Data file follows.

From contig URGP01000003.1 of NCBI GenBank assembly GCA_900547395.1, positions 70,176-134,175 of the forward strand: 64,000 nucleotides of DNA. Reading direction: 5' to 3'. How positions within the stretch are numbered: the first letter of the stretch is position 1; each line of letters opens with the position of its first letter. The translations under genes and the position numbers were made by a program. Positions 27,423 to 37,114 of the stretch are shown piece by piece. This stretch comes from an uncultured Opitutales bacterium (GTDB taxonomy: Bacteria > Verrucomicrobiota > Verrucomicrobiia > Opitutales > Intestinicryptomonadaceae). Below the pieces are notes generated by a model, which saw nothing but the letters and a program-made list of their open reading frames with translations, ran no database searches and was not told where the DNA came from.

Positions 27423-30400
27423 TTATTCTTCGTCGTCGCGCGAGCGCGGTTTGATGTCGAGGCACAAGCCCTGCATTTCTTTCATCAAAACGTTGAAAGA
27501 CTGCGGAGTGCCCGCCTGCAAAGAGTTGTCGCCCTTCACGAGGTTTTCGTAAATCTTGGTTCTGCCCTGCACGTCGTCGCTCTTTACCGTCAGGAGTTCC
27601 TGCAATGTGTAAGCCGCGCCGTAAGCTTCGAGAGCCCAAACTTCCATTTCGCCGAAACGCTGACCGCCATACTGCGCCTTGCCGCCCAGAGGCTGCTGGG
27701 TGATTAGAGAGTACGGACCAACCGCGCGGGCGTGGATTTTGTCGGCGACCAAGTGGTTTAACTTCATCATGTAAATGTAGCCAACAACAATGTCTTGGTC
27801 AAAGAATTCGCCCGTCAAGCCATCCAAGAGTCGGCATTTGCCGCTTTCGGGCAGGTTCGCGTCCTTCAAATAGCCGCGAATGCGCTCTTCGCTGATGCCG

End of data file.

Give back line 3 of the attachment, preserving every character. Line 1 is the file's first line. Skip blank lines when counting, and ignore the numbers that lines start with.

27423 TTATTCTTCGTCGTCGCGCGAGCGCGGTTTGATGTCGAGGCACAAGCCCTGCATTTCTTTCATCAAAACGTTGAAAGA